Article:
A 45-year-old man with a history of insulin-dependent diabetes mellitus was seen in the emergency department (ED) for complaints of lethargy and decreased oral intake. Tests revealed blood glucose levels in the 800s with an anion-gap acidosis and positive beta hydroxybutyrate. The patient stated he had not been able to afford insulin and had not taken any for the last 3 days. A bed was requested in the intensive care unit (ICU) for treatment of diabetic ketoacidosis.
After administration of fluids, an insulin drip was started and blood sugars were monitored hourly. The patient was more awake and able to ask for food after a few hours in the ED awaiting the ICU bed. His blood sugar levels were slowly normalizing and the gap acidosis improving. Once the acidosis normalized, the team decided to convert the patient's insulin drip to subcutaneous long-acting insulin ("bridging").
The fellow asked the resident to place an order for 50 units of insulin. The resident called the ED and asked if the insulin was given. A covering nurse answered the phone and said she had not given any insulin. The resident instructed the nurse to adminster 50 units of insulin and stop the insulin drip in about 1 hour. After about 30 minutes, the patient's nurse came back from break and found him to be lethargic. She immediately called the ICU team. The team instructed her to get a stat blood glucose level, which was found to be in the 30s. The insulin drip was stopped and IV dextrose pushes were given. The patient was started on dextrose 10% IV solution and blood glucose levels were monitored every 15 minutes. Within about 1 hour, the patient's blood glucose levels stabilized (> 75 mg/dL), and he became more alert.
Chart review revealed that both the resident and the intern had placed orders for 50 units of insulin without either of them cross-checking the orders. In addition, the patient's assigned nurse did not communicate to the covering nurse that she had given a dose of insulin, nor had the covering nurse checked the chart to see if any other doses of insulin had been given. The pharmacy noted the duplicate order, but by the time they called the ED and spoke with the patient's nurse, the patient had already received the two 50-unit doses while still on the insulin drip.
The patient recovered from the incident without apparent adverse effects. After this event, the team received training on the ED's insulin protocol for diabetic ketoacidosis and adjustments were made to the pharmacy protocol for checking duplicate orders and dispensing insulin.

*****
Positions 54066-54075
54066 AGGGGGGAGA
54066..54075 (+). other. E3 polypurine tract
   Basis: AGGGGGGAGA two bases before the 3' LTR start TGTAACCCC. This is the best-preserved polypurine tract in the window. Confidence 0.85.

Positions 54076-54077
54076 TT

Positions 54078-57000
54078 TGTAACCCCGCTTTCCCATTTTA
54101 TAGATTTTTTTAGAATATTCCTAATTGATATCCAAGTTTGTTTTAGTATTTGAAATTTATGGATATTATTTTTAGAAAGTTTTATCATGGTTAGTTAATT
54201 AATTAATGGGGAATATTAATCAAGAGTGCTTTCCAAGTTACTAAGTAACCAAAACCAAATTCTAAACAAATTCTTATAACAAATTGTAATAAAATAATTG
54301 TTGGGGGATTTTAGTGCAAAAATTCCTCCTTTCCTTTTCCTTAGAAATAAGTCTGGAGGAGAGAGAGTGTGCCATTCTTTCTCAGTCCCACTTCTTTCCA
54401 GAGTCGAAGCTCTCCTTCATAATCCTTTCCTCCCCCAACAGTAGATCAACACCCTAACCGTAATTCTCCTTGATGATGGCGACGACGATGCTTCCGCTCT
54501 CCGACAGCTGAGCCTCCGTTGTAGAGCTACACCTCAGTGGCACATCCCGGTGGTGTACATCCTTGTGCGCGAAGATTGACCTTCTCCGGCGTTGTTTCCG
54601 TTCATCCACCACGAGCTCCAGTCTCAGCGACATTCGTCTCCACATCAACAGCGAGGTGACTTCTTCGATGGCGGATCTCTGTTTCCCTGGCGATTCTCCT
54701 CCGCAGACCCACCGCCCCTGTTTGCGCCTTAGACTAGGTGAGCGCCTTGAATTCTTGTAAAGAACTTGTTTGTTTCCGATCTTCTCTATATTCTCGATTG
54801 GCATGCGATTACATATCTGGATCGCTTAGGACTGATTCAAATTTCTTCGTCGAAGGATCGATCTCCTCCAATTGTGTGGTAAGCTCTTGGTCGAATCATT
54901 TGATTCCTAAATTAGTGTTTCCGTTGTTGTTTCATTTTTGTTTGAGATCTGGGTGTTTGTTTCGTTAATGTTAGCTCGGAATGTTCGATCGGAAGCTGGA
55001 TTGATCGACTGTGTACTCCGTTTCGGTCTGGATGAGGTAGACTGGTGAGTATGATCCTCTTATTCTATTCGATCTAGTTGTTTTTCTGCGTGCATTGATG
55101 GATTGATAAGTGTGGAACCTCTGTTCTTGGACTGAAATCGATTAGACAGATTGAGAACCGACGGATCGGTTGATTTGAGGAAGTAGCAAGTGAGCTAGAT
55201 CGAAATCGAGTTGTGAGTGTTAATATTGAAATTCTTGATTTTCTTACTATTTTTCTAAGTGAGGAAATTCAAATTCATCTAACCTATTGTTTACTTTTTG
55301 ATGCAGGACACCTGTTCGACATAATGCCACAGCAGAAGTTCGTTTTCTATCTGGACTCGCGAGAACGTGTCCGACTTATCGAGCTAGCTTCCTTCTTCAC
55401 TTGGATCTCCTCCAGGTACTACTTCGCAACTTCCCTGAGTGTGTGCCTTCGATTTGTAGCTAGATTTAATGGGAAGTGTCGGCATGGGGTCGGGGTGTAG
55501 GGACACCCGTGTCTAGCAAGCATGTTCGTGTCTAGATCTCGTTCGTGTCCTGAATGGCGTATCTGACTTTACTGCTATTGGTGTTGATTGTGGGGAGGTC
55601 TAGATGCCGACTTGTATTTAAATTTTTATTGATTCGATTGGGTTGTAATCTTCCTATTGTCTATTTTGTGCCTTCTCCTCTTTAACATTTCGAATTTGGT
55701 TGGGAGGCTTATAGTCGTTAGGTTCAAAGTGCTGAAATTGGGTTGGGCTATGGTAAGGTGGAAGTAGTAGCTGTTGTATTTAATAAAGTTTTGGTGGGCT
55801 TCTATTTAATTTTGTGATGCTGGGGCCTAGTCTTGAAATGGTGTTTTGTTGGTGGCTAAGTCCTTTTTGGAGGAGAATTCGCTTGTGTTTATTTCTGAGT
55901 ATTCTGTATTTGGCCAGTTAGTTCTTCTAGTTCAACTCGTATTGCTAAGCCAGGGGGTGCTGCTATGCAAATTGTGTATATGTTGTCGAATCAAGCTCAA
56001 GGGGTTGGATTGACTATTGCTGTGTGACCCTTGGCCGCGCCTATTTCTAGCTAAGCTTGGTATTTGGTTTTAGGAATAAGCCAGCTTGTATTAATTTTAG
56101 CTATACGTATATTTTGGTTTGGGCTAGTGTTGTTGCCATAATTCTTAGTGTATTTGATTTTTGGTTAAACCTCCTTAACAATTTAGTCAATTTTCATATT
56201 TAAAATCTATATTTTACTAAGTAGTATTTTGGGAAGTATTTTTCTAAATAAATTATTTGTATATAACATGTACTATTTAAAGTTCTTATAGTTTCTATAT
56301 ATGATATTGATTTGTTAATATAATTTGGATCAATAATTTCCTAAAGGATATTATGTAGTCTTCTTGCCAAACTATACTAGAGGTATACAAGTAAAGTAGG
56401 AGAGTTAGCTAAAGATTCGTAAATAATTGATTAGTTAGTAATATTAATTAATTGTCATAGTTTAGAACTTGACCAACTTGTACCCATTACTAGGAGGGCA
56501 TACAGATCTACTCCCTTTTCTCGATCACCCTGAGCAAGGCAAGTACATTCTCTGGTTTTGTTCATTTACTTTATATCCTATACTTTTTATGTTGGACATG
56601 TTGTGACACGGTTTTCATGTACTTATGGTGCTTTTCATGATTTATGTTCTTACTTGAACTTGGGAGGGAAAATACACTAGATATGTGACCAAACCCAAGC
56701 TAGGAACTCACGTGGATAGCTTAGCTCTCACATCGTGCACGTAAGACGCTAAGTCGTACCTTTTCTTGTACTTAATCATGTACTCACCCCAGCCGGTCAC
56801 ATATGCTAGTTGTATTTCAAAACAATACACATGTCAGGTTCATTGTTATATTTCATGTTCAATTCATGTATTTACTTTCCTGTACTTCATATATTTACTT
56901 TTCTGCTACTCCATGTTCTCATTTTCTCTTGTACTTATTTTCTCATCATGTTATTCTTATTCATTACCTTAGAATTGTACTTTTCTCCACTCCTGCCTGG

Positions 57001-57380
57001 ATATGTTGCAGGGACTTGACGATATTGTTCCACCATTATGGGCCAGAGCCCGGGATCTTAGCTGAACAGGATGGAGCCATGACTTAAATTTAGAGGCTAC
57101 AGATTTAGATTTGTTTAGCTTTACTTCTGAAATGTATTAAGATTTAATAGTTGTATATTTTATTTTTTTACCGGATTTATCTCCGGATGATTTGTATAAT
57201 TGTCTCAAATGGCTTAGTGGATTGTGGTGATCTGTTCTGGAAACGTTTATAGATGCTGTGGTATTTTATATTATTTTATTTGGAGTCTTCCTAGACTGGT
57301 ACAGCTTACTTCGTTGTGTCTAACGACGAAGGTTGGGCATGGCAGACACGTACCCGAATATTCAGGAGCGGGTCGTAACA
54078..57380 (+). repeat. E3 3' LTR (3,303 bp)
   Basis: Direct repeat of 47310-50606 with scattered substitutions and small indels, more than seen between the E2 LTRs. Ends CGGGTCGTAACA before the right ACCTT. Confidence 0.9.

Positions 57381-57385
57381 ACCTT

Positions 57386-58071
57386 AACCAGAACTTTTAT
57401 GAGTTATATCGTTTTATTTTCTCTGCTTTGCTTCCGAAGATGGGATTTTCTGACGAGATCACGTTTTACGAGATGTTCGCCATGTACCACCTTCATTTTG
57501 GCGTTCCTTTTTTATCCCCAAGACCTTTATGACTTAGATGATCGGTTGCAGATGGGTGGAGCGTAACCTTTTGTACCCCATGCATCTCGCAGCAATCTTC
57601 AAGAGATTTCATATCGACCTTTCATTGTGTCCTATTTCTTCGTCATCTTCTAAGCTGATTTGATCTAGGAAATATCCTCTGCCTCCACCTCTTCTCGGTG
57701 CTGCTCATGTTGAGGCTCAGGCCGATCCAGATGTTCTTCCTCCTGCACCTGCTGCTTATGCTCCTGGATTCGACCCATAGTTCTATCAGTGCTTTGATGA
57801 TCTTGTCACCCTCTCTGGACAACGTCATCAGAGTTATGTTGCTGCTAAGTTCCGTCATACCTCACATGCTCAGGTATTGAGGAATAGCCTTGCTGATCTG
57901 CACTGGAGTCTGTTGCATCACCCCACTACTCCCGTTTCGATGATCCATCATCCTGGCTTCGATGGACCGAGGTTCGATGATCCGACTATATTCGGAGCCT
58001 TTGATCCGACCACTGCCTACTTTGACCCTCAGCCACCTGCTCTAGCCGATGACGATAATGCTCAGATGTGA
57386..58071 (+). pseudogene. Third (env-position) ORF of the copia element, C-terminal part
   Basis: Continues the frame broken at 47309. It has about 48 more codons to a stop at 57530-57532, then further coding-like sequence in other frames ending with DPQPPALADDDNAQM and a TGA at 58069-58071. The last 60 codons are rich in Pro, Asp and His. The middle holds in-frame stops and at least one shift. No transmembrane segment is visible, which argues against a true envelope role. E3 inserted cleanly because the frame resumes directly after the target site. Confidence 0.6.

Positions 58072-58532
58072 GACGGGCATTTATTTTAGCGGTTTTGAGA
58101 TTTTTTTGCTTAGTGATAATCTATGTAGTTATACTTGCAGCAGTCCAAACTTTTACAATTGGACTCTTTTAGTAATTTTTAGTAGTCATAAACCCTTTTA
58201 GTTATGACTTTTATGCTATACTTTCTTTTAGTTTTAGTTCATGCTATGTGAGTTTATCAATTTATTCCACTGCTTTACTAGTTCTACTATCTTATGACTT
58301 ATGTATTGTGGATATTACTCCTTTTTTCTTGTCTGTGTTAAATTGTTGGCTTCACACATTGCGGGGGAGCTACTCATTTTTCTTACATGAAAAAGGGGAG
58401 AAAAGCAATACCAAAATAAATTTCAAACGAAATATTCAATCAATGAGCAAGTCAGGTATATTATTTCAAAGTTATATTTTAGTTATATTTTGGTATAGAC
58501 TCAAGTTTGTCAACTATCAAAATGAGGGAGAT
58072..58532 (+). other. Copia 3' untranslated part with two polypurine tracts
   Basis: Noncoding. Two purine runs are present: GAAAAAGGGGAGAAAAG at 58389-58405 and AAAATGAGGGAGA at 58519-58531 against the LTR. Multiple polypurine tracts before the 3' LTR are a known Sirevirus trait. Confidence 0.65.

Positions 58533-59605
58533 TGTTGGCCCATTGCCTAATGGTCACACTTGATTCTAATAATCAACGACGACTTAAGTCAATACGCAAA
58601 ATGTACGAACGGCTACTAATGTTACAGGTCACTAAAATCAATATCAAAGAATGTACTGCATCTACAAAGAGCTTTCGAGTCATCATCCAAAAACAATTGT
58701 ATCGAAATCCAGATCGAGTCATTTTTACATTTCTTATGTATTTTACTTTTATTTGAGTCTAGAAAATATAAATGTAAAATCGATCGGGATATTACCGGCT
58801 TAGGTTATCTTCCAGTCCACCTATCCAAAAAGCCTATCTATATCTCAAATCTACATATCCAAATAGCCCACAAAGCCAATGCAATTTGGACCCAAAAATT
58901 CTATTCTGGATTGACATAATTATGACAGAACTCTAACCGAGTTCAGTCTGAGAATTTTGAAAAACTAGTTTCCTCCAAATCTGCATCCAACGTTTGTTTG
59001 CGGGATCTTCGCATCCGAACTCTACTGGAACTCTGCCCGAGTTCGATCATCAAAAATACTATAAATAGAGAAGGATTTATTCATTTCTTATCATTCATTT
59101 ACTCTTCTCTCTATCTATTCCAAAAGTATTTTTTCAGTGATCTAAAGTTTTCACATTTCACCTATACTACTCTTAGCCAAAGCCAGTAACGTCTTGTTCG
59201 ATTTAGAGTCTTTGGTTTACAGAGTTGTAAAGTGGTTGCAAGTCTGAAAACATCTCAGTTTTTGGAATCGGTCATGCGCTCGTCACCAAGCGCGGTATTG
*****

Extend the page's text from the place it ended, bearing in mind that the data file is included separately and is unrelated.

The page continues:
Commentary by Nicole M. Acquisto, PharmD, and Daniel J. Cobaugh, PharmD
The patient in the case above received a duplicate dose of insulin. The Institute for Safe Medical Practices (ISMP) categorizes insulin as a high-risk medication in acute care settings.(1) Approximately 98,000 emergency department (ED) visits for insulin-related hypoglycemia and errors occur annually, with 30% resulting in hospital admission.(2) One report described 16,600 insulin-related patient safety incidents, with 24% resulting in patient harm.(3) Insulin errors are reported across all phases of the medication-use process (prescribing, transcribing, storage/dispensing, administering, and monitoring) with the majority occurring during administration (61%) or prescribing (17%).(3,4) The main causes of subcutaneous insulin administration errors are incorrect monitoring of blood glucose, poor documentation, and duplicate dose administration.(3,4)
Although insulin errors occur in all hospital settings, the ED is a particularly high-risk environment. Table 1 lists factors that may contribute to insulin-related errors in the ED. A cross-sectional evaluation of all ED errors (from 496 EDs) reported over a 4-year period found nearly 14,000 medication errors, with an error rate of 78 per 100,000 visits.(5) Errors often occurred in the administration phase (36%), most were committed by nurses (54%), many were associated with the wrong dose (18%), and many were attributed to poor communication, not following procedure/protocol, distractions, emergency situations, and workload increases. A prospective, observational study found 178 medication errors in 192 patients over 28 observed provider shifts.(6) At least one error occurred in almost 60% of patients (37% reaching the patient), most often during the prescribing (54%) and administering (35%) phases.
In the case described, several factors contributed to the error at each phase of the medication-use process, including drug prescribing, pharmacist verification, dispensing, and administration. Finally, some factors specific to insulin itself contributed to the error. The main contributors to the error during the prescribing phase were duplicate orders and lack of a duplicate-order alert. Although computerized provider order entry (CPOE) systems and electronic health records (EHRs) have reduced medication errors in hospitals and improved communication among health care providers, these technologies can introduce unintended consequences.(7,8) Duplicate medication ordering errors and problems with alert fatigue have increased with the implementation of CPOE.(9,10) Computerized provider order entry can contribute to errors through several mechanisms, including multiple pathways to write orders (e.g., two providers ordering from two different computers at the same time), confusing alert content (e.g., multiple alerts in one panel, unclear severity), clinical decision support systems missing true duplicate orders, confusing data displays (difficulty reviewing existing orders), and design issues like order defaulting for certain medications.(9)